“What can cannabis be used to treat?”
“What are some specific medical benefits of using cannabis?”
“Is cannabis a good option for treating ________?”
These are some of the most frequently asked questions we get from newly canna-curious individuals who reach out to us for information. Unfortunately, the best answer we currently have for these inquiries is that while there is plenty of anecdotal evidence and some isolated studies indicating a number of potential medicinal properties, more research is needed to know anything for certain. What’s more frustrating is the unnecessary roadblocks preventing scientists and doctors from pursuing answers to these increasingly common questions about cannabis.
Fortunately, one group of Massachusetts-based researchers is dedicated to forging ahead in spite of the challenges. Cannabis Community Care & Research Network (C3RN) is a public benefit corporation and qualified vendor in the CCC’s Social Equity Training program who has been hosting community education events and advocating on behalf of patients, veterans, and disproportionately affected communities since 2017. In that time, they’ve matured into one of the most prominent and respected voices leading the way in cannabis education, advocacy, and, most importantly, research here in the Commonwealth.
In 2018, Dr. Marion McNabb and her associate Randal MacCaffrie established C3RN as an outstanding community resource via their Cannabis Science Series of events that brought together industry leaders, advocates, and other researchers to help reshape how the general public views cannabis. Throughout 2019, they’ve been building on that momentum with the Cannabis Advancement Series, an ongoing lineup of events hosted in partnership with Alternative Treatment for Veterans (ATV) and Joint Venture & Co. featuring healthcare professionals, regulators, and prominent politicians who support major progressive changes in federal marijuana policies.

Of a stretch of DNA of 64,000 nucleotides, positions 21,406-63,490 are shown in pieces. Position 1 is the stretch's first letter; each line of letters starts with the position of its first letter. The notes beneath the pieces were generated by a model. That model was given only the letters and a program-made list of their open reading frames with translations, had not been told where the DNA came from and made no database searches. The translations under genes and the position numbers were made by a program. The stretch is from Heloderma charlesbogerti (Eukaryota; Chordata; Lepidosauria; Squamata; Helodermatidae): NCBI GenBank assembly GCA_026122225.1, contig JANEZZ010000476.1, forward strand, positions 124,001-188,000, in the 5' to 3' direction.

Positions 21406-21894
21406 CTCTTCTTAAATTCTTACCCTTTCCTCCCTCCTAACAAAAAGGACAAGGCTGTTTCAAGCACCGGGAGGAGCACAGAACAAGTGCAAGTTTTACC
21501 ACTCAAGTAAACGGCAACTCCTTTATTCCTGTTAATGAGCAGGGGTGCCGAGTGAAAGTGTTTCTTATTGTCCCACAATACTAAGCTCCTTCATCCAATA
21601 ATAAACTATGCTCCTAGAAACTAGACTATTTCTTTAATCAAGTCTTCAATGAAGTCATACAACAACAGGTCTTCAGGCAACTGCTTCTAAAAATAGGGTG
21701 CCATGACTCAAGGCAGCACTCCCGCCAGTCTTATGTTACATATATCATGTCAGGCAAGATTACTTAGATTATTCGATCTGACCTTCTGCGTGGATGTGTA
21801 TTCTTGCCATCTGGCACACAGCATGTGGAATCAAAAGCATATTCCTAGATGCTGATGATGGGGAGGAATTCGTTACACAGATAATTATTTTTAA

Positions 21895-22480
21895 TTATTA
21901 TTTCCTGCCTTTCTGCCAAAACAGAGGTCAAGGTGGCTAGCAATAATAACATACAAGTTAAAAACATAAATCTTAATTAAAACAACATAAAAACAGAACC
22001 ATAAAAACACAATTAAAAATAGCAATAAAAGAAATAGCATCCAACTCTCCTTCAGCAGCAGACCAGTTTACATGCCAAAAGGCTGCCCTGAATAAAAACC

All of their series events have given communities access to important information and have brought cannabis experts and facts to bear on topics ranging from innovations in science and technology to the role of cannabis in addressing the nationwide opioid epidemic. However, what’s been most beneficial about these events has been C3RN’s ability to leverage them to fuel critical exploratory research into why and how consumers, patients, and even specific demographic groups are currently using cannabis to address medical concerns or improve quality of life.
In June 2018, C3RN partnered with UMass Dartmouth to launch a national anonymous cannabis consumer and patient study designed to identify via survey the consumption patterns, conditions being treated, barriers to use, and other data that could serve as a patient resource and inform future research around what benefits cannabis users are experiencing or seeking. Findings from the survey were presented at C3RN’s final 2018 event, a Cannabis Community-Led Research Symposium, and highlighted, among other insights, that a majority of respondents are actively trying to reduce prescription medication use. What’s more, 80% reported that cannabis improves the quality of their daily life.
The Consumer & Patient study paved the way for C3RN to team up once again with UMass Dartmouth, as well their Advancement Series partners ATV and JV&C, to launch their 2019 survey, which has the potential to prompt real change for one of the nation’s most affected groups, military veterans.
The Veterans Health and Medical Cannabis study, which is ongoing until December 31, 2019, is designed to collect anonymous data from veterans regarding their health and use of medical cannabis as well as its impact on health conditions, quality of life, spending, and access. The study was first proposed by veteran and ATV founder Steve Mandile. Part of his and ATV’s mission is to raise awareness and alter how the Department of Veterans Affairs views medicinal cannabis. This study will provide vital data that could help inform policymakers and healthcare providers of how cannabis can be used as an alternative therapy.
The study is a convenience sampling self-report anonymous survey of U.S. Military veterans over the age of 21. Any veterans who would like to participate can take the survey here: